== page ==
Fundraising gets back on track

Capital raising is resuming after a temporary pause, and it is doing so with a virtual twist

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While the covid-19 pandemic has put the brakes on business activity around the world, in contrast, after a temporary pause and swift readjustment to the new normal, private capital fundraising has continued apace. Neither has the pandemic reversed the trend for ever-larger vehicles.

Almost half of respondents to the Private Funds CFO Insights Survey 2021 report they are currently fundraising or plan to do so later this year, slightly up on those who marketed new vehicles last year. A further 23 percent are preparing to fundraise in 2021. Almost two-thirds expect their next fund to be bigger than their current fund (for 47 percent of respondents, their most recently closed flagship funds are in the $100 million-$500 million space).

“Anyone trying to raise capital now is trying to take advantage of some dislocation,” says Cloverlay chief financial officer Omar Hassan. “This is the time when private equity tends to outperform over a long period of time … LPs that pressed pause at the beginning of this crisis are right back in the saddle. There is a more opportunistic outlook.”

“LPs are in it for the long term,” notes another CFO, whose firm invests in natural resources. “They understand cycles and just look at the core value of the investments … and how it will surf on downward cycles.”

Bumps in the road

However, collecting capital has not been totally smooth sailing. Some GPs have had to extend their existing fund’s investment period to deal with liquidity issues at the portfolio company level; the challenging investment environment has prevented some managers from meeting the deployment threshold in their current vehicle necessary to launch a new one; and they have needed to address sector-specific issues triggered by the pandemic.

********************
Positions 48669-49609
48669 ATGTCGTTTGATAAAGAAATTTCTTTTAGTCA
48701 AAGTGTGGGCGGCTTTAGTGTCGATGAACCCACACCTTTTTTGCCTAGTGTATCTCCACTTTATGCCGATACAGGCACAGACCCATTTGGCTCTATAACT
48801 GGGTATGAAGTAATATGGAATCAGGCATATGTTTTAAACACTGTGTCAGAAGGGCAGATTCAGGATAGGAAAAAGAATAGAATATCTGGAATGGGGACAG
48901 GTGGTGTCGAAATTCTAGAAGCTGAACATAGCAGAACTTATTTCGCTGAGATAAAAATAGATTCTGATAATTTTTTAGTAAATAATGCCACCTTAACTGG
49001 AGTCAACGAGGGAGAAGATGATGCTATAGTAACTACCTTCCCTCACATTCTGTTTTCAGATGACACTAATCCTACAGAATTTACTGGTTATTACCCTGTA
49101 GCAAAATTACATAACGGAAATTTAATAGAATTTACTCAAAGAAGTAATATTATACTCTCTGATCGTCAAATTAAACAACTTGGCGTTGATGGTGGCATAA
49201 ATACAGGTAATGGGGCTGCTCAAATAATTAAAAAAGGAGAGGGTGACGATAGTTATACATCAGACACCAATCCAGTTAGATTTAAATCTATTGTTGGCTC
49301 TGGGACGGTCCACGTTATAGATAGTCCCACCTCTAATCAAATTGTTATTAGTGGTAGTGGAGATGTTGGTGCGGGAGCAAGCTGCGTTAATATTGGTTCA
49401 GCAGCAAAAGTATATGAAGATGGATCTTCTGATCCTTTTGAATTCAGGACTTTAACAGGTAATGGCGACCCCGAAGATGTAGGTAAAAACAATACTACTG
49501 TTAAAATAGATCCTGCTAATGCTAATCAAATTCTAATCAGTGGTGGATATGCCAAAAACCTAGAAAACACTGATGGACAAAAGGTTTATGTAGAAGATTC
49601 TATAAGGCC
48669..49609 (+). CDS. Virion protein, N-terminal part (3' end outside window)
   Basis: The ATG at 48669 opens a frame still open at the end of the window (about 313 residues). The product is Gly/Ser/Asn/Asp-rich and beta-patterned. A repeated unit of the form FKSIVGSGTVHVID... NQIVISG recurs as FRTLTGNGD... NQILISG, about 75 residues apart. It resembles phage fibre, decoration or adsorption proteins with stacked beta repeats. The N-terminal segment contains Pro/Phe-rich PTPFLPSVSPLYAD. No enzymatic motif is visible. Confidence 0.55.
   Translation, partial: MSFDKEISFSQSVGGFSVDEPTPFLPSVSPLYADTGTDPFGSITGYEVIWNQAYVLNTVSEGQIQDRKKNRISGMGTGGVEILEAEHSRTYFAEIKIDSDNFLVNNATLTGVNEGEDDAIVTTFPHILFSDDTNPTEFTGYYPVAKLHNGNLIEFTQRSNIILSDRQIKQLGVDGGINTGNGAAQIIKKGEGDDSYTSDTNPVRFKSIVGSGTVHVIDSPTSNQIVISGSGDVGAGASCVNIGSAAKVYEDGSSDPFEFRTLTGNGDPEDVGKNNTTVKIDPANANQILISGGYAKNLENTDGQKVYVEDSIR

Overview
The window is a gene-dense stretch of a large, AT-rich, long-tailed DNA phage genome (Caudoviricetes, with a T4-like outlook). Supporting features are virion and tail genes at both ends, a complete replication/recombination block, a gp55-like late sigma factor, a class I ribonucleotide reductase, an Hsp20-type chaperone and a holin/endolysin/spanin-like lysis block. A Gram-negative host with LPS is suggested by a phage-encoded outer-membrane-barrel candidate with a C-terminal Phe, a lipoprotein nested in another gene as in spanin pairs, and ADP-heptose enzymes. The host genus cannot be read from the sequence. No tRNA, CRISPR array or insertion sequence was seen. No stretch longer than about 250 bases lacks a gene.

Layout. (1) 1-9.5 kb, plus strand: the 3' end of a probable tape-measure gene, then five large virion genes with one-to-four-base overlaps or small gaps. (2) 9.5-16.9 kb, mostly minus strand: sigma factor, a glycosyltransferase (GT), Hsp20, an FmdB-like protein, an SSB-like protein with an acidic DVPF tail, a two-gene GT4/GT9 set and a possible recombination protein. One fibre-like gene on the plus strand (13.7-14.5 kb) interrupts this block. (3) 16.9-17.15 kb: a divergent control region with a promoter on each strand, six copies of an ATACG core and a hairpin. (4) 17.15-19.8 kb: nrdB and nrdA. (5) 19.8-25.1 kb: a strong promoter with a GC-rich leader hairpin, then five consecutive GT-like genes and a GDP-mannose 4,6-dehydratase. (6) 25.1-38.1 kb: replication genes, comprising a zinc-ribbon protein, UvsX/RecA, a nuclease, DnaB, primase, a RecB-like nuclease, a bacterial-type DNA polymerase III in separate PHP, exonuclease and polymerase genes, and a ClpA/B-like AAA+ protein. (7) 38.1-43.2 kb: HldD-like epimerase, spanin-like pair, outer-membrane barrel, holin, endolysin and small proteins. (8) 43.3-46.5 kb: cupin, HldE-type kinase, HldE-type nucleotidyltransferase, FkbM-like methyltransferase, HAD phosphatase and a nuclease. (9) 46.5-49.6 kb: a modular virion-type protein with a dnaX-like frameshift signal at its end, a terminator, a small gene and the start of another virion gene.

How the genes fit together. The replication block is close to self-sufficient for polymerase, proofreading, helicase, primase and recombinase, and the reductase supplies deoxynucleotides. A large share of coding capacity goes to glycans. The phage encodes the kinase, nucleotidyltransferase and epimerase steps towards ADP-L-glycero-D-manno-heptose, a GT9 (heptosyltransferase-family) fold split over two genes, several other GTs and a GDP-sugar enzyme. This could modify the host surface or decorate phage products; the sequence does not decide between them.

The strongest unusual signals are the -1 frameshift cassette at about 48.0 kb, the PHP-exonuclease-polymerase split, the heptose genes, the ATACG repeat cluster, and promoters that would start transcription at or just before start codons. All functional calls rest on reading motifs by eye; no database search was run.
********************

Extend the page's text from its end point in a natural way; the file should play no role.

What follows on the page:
There has also been hesitation about making commitments among some LPs. “For the average manager, I think it’s much harder to raise a fund during covid-19,” says a CFO at a growth investor. “Some LPs are pulling back because of liquidity issues; some are generally more cautious; some won’t back a new manager without a face-to-face meeting.” The manager’s solution: “Zoom calls galore” and the provision of a “higher quality data room”.

When the pandemic arrived, “GPs needed to take a pause to review their portfolio and re-evaluate their pipeline,” notes Joshua Cherry-Seto, managing director, CFO and chief compliance officer at Blue Wolf Capital Partners.

“On the LP side, there was also an initial pause, but very quickly they continued to deploy assets.”

“Investors still needed to put money to work,” says a CFO at a direct lending firm. But there are conditions. “[LPs] seem to prefer to go with fund managers that they are familiar with rather than attempting to vet new relationships under the current circumstances. This led to continued fundraising but skewed the allocations towards established fund managers.”

The direct lending firm’s CFO says that they managed to meet most investors in their firm’s latest fundraise face-to-face at least once before lockdown, with subsequent meetings held virtually. “We did not feel that this created any issues for either side,” they add.

Looking forward, the CFO notes that as the current remote-working situation continues, “it will be interesting to see how interaction with new investors, which we have never had a chance to meet in person, will work. But as people adapt to the new normal, we believe we can continue successfully fundraising with virtual-only meetings.”

For other GPs collecting capital to invest in specific sectors, online meetings have not proved an obstacle. In fact, the virus has been a catalyst, with the CFO of a healthcare-focused venture capital firm pointing to the high demand they are experiencing in their current fundraise. This CFO’s firm is fundraising primarily from overseas investors and communicating by video and phone.

“I think there are certainly some challenges to doing so, specifically with certain cultures,” says the CFO.

“However, it is clear that our investors and prospective investors are all facing the same challenges we are and adapting similarly to how we have adapted.”